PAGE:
Not that I want to give anyone ideas but if we used stop signs with this theme...maybe these creative artists could have a Fleetwood Mac sign "Don't STOP thinking about tomorrow"
a Supremes sign "STOP in the name of love"...
I'll say it again...I love my neighborhood.
Friday, October 31, 2008
Anyway, Happy Halloween. Does it sound like I'm getting the blues because the days are getting longer. This happens every year...and especially as I approach my birthday. Stepping into November does it to me. The beautiful fall foliage is going to be clumping on the ground and it takes the romance away from fall...technically we're still in autumn but November always feels like winter.
I am already thinking about visiting some place warm on holiday break in February...My friend Kevin called yesterday suggesting L.A. as a destination, where he lives. He lives near the beach...I can't say that this sounds too bad. I've been wanting to visit my friend Jackie anyway, along with a few other people I've met along the way that live out there. Never been, it's a possibility. How is it that I've been to Hawaii twice but never California. Well, LAX does not count...sitting in an airport does not qualify as time well spent in a state. Please see my post on Minnesota back in May.
Wednesday, October 29, 2008
Being there on the "Blue Carpet" and wearing those shoes that I can't walk in made me miss my comparatively careless flip flop wearing days only weeks before...and eating those African berries that cost several $100s a pound I kept thinking why am I here? Everyone else in that room was circling around and I just looked at my friend Megan...and probably we were both thinking the same thing. Sometimes you just want to ditch the pretense. I wanted to be somewhere else...and not sure where. It's because I'm getting older that the restlessness appears at random moments.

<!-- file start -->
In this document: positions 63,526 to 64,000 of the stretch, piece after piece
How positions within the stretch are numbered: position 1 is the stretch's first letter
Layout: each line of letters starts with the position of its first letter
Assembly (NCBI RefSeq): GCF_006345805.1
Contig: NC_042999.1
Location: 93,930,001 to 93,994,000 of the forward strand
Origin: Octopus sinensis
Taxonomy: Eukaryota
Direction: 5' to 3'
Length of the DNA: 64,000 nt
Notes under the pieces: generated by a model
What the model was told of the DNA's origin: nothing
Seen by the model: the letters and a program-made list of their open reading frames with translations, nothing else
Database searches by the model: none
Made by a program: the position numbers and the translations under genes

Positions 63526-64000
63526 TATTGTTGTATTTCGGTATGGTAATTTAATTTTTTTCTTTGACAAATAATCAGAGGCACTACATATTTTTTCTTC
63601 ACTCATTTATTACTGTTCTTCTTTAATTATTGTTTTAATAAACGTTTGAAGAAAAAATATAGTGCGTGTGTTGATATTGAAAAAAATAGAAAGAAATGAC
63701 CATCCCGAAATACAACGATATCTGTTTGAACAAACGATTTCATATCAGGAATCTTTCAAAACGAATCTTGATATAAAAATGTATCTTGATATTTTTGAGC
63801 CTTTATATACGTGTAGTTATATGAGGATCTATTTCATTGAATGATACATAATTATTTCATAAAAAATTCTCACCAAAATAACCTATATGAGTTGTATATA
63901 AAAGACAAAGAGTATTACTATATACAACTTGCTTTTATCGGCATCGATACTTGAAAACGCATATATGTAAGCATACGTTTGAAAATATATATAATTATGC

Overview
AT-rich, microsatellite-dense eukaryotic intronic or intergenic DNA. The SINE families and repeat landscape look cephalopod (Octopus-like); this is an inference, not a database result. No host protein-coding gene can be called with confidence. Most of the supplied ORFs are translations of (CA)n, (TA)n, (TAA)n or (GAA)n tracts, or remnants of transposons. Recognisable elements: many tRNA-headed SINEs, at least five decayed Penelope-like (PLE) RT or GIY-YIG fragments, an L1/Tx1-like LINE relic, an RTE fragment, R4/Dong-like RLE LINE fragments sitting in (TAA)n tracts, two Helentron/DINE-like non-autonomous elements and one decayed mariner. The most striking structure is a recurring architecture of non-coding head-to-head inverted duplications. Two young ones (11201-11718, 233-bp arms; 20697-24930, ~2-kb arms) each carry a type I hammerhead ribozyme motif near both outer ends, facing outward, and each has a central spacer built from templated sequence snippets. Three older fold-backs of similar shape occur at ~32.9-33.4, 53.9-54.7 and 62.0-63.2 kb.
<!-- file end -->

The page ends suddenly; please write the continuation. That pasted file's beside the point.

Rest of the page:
So I happened to see they had hired a psychic for this event...and sectioned her off in a little alcove. Since this event is where they spend way too much money on things that essentially make them look cool, I decided the only thing to do is capitalize on it...and then chastize them later. My psychic told me some very interesting things, some of which I will not share here.